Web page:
As the first step in extending Draslovka’s activities outside of the Czech Republic, in 2012, a joint venture was established between B3 Holding and bpd partners investment group to form Draslovka Holding B.V.—a Dutch based holding company owning both LZD a.s. Kolín and Draslovka Services Pty. Ltd.

1.2.4. Draslovka Today

Under the guidance of the company’s four co-owning families, Draslovka has established itself as an ethical and reliable supplier of effective yet environmentally friendly chemicals. The company is continually diversifying and streamlining its operations, organically and through mergers with like- minded companies.

LZD a.s. Kolín acts as hub of operations for Draslovka Holding B.V. Its activities include developing and optimising production, sales and marketing, and research and development (R&D). The Kolín business unit is complemented by the Melbourne, Australia based Draslovka Services Pty. Ltd.- a quarantine and crop protection consultancy, working closely with the company’s distributors, suppliers, and customers.

The 162,000 m2 production facility in Kolín—which has operated almost continuously since 1906 - features connections to a main railway and highway, a natural water source from the Elbe River for cooling purposes, three 22kV power cables, and a supply of natural gas. Employing the Andrussow process2, the plant produces a continuous flow of both pure liquid hydrogen cyanide (HCN) and cyanogen chloride (CICN) - the two principal compound bases Draslovka uses to synthesise its products.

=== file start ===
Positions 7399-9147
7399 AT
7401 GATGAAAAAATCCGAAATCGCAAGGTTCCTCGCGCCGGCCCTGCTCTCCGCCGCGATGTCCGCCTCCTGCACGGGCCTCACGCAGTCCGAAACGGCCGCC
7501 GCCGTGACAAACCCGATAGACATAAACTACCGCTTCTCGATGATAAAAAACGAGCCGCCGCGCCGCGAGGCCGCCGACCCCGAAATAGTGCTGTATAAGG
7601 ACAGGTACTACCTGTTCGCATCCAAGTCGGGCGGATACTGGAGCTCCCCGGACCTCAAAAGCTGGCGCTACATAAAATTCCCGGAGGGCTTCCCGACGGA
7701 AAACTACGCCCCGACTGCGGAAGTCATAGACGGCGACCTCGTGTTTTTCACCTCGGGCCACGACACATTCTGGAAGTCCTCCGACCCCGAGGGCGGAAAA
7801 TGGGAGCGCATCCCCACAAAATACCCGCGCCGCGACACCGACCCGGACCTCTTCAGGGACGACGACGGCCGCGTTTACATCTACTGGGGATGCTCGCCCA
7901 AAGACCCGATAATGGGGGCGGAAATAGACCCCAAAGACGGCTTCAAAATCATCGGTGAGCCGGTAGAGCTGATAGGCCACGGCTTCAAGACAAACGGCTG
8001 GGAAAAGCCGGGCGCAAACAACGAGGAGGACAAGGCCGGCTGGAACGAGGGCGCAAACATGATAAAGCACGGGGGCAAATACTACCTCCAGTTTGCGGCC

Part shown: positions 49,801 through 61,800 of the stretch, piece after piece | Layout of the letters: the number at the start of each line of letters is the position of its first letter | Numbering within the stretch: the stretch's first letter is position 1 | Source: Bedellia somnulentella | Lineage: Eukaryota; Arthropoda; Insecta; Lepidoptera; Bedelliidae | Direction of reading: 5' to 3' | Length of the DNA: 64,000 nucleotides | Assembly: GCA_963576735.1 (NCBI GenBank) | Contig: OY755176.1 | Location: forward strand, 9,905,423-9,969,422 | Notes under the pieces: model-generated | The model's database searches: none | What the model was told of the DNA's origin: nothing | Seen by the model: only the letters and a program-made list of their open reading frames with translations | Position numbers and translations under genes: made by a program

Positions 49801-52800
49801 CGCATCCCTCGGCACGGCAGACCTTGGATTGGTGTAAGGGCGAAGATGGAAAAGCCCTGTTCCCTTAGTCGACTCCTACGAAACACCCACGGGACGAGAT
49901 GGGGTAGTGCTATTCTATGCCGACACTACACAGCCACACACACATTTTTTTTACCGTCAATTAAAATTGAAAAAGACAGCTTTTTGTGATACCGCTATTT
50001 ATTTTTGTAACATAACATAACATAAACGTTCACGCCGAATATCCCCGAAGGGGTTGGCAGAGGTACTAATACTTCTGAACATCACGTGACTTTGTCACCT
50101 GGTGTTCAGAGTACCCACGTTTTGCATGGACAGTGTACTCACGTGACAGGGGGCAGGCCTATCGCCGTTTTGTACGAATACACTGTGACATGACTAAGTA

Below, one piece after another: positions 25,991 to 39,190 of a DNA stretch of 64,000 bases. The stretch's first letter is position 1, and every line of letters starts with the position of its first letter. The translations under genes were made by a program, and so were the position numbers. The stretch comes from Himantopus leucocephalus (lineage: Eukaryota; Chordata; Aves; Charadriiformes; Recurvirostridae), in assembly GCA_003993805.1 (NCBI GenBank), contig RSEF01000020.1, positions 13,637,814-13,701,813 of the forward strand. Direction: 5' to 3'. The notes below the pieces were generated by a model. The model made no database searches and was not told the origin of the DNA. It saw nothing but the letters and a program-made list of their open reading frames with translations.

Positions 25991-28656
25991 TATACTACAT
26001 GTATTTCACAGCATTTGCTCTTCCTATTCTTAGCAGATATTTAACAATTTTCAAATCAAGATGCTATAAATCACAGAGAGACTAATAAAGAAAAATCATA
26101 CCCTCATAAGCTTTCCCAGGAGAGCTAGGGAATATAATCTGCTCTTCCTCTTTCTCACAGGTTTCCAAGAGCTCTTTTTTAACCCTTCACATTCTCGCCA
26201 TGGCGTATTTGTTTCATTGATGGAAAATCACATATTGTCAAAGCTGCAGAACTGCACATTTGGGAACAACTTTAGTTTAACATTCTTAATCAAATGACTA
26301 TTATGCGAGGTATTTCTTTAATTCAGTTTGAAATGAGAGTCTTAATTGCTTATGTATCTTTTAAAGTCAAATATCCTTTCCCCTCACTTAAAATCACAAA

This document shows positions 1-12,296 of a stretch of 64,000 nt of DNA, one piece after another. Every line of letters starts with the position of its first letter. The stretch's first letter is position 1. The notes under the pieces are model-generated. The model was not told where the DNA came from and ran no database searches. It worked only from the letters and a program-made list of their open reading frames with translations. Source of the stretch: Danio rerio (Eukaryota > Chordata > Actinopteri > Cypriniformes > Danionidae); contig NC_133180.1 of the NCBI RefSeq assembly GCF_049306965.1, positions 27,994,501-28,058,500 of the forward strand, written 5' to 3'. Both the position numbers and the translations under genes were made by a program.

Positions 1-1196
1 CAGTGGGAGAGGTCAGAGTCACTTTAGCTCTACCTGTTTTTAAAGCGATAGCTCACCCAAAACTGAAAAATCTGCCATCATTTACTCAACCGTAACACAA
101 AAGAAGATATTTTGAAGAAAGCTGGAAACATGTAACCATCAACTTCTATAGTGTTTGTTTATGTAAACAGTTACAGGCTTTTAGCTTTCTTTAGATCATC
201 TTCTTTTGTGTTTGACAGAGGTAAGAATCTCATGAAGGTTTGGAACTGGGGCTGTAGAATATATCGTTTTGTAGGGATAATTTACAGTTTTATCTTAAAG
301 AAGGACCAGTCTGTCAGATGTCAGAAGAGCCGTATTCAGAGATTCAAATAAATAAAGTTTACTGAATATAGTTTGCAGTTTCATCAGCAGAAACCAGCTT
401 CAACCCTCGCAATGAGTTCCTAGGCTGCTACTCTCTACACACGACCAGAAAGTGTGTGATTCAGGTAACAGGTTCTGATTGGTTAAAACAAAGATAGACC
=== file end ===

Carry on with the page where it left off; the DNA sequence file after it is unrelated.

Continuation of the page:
2 The Andrussow process is an industrial process for the production of hydrogen cyanide from methane and ammonia, in the presence of oxygen and a platinum catalyst. The process is based on a reaction that was discovered by Leonid Andrussow in 1927. It is one of two commercial methods used to produce cyanide. Details of the process were described by Pirie in 1958.


Draslovka is currently planning additional production facilities around the globe that will be located closer to key market areas. These new units will be constructed and operated according to the same standards as those of the Kolín plant.

1.2.5. Additional Activities

In addition to its investments in Draslovka Holding B.V. and in accordance with its own self-imposed environmental mandate, bpd partners invest in environmentally sustainable buildings, through its Prague-based specialist real estate company - bpd Development (bpd).

Through its investments in the alternative energy projects of REN Power Investment B.V., bpd seeks to counteract CO2 emissions and provide sustainable alternatives to non-renewable and nuclear energy sources. Currently, REN Power has solar and wind operated power plants in the Czech Republic, Poland, the United Kingdom, and Italy.

Bpd partners also have a philanthropic arm that supports activities in civil society, education, and the arts. The company makes financial contributions to the work of two non-profit groups: Post Bellum, an organisation devoted to documenting, through eye-witness accounts, pivotal events of the 20th century in danger of being forgotten; and the Pudil Family Foundation, which seeks to promote appreciation of modern and contemporary art - both Czech and international - through exhibitions, research, and educational offerings.